During the occupation of Iraq, the city of Fallujah bore witness to some of the most intense US combat operations since Vietnam, with 2004’s Operation Phantom Fury widely condemned for its ferocity and disregard for international law.
Paediatrician Dr Samira Al’aani has worked in the city since 1997. In 2006 she began to notice an increase in the number of babies being born with congenital birth defects (CBD). Concerned, she began to log the cases that she saw. Through careful record keeping she has determined that at Fallujah General Hospital, 144 babies are now born with a deformity for every 1000 live births.
This is nearly six times higher than the average rate in the UK between 2006 and 2010, and one strong suspicion is that contamination from the toxic constituents of munitions used by occupying forces could be the cause.
Now a new nationwide study by the Iraqi Ministry of Health, in collaboration with the World Health Organisation (WHO), has the potential to catalyse efforts to understand and confront the issue, but only if science can be allowed to rise above politics. For years there have been huge problems with funding, political bias and delays.
Proving the links
In March 2013, BBC World broadcast a documentary on the story. As with other media reports, Born Under A Bad Sign visited the hospitals and spoke with parents and doctors – all of whom were convinced that the health problems they were witnessing were linked to the war.
Journalist Yalda Hakim took this up with staff from the Ministry of Health and was able to discuss the CBD data with them. Although nervous, and reluctant to provide too many answers, citing political pressure, they confirmed that the study would find a link between increased incidence of CBDs and areas subject to the most intense fighting in 2003.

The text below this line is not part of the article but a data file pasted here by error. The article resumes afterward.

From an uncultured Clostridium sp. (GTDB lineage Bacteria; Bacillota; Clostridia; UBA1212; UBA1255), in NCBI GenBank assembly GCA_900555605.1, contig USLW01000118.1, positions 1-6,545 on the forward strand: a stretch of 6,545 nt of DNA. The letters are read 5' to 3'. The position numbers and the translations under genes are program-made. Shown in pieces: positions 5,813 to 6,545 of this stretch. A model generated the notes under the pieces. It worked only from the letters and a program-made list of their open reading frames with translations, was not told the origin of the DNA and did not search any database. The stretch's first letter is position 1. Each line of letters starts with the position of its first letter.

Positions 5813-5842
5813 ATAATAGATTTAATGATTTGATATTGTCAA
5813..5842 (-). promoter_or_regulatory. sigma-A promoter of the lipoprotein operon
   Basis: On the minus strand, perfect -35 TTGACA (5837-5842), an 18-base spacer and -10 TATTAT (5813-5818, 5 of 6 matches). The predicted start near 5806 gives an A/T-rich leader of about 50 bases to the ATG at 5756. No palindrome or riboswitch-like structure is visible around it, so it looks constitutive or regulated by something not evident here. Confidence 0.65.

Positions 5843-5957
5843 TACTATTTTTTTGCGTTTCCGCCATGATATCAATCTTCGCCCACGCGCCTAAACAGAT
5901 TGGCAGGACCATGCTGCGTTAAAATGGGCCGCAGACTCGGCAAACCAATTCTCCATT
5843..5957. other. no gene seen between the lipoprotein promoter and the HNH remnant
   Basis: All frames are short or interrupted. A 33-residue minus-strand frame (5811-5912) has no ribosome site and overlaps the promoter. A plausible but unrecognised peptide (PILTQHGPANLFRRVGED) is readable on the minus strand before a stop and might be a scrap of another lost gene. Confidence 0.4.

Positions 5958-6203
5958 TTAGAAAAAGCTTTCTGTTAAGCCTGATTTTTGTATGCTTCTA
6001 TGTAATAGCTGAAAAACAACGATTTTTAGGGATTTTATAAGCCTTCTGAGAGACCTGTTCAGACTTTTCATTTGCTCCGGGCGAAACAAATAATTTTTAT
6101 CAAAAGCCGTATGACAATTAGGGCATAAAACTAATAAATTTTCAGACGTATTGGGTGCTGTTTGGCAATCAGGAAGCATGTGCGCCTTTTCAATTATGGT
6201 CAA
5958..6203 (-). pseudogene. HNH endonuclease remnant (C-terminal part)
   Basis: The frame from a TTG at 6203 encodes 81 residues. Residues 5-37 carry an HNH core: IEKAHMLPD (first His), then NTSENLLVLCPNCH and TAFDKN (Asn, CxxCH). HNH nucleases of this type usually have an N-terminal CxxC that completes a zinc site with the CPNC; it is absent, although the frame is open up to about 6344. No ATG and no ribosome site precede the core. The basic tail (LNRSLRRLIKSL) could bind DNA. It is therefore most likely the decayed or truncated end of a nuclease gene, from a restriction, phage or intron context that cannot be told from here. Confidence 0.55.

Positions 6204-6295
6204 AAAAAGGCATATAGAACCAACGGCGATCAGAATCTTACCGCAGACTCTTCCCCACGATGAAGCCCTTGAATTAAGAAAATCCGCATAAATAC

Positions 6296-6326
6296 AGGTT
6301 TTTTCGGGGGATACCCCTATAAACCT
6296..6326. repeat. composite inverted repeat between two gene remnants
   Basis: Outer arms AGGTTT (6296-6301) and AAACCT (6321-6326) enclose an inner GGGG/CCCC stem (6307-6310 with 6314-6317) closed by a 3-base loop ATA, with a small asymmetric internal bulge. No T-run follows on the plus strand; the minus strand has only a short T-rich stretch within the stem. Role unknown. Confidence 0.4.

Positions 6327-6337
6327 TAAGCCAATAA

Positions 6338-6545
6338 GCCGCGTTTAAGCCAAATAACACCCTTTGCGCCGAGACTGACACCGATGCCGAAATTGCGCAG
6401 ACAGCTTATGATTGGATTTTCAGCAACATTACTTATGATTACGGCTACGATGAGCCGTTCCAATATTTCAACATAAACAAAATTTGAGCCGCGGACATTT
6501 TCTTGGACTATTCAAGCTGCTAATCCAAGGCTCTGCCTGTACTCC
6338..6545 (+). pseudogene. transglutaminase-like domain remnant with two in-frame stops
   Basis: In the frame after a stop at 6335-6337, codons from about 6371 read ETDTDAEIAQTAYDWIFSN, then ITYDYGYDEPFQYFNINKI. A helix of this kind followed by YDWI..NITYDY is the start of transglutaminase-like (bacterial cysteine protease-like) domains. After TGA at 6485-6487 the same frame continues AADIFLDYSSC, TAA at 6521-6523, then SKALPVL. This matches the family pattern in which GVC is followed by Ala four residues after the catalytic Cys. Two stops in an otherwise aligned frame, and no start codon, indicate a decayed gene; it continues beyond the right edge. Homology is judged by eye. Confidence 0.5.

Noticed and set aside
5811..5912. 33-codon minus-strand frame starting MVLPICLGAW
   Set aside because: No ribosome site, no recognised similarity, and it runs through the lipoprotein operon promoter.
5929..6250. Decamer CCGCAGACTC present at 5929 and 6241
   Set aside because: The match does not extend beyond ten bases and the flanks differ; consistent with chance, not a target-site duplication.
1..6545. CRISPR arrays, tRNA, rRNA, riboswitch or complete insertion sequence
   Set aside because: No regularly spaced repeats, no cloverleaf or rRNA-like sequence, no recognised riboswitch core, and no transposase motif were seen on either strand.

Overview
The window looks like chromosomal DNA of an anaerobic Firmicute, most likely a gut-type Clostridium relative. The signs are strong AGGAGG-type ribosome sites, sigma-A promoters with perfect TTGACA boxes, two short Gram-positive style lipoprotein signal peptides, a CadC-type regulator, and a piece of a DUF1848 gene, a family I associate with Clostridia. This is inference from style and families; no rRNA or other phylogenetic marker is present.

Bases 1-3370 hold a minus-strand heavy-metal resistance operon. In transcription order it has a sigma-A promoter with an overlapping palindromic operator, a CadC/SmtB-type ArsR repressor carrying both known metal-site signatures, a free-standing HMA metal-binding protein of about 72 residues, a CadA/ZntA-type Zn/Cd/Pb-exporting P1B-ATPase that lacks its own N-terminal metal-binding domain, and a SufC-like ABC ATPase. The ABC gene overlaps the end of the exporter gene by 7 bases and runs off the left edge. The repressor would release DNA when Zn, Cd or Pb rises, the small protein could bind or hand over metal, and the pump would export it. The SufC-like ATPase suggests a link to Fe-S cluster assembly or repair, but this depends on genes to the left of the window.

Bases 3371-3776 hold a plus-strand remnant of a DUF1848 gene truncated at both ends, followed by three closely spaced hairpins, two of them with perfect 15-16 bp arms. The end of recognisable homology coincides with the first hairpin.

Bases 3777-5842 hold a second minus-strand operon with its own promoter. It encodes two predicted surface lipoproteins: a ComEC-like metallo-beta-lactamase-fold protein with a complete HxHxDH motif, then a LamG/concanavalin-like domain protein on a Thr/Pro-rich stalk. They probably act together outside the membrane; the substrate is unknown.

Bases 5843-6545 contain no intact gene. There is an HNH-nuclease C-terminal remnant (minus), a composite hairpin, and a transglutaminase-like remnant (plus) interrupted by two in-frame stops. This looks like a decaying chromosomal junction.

If true, this is a hugely significant and profoundly political outcome, and while it doesn’t identify a single causal factor for the increase in CBD rates, it narrows the field considerably.
While the long-term impact of explosive remnants of war such as landmines and cluster bombs are familiar to most, questions are increasingly being asked about the public health legacy of toxic remnants of war. While the two most notorious examples are depleted uranium and the dioxin contaminated Vietnam-era herbicide Agent Orange, an analysis of commonly used military substances – from heavy metals to explosives – demonstrates significant potential for harm from a range of materials.
Unfortunately data on the toxicity, environmental behaviour and dispersal of these substances is limited as militaries have often only undertaken research into the effects on their own troops or when faced by domestic regulations over emissions from firing ranges. This lack of data and the unpredictability of conflict means that accurately predicting the risk to civilians is enormously challenging. That no system of comprehensive post-conflict environmental assessment exists will ensure that many of these data gaps will remain.
Calling on WHO to act
So how can civil society and individuals influence an organisation as monolithic and apparently compromised as the WHO?
On 31 July, Dr Al’aani launched an online petition through Change.org (with the associated twitter hashtag of #Act4Iraq) calling for the WHO to immediately publish the collected data for independent peer review, so that scientific conclusions can be drawn and the affected parents can finally understand what has happened to their children.
For them, and for Dr Al’aani, the unfolding health crisis concerns far, far more than a debate over numbers and statistics. For those of us who are citizens of the states that invaded Iraq, it is vital to understand whether we carry a share of responsibility for those parents’ suffering, and to demonstrate to Iraqis that the world has not forgotten about their country.
Read the full blog post by Doug Weir examining the need for the #Act4Iraq campaign in more detail which discusses previous examples of politicisation of health research in Iraq. The full article was first published in the New Left Project.
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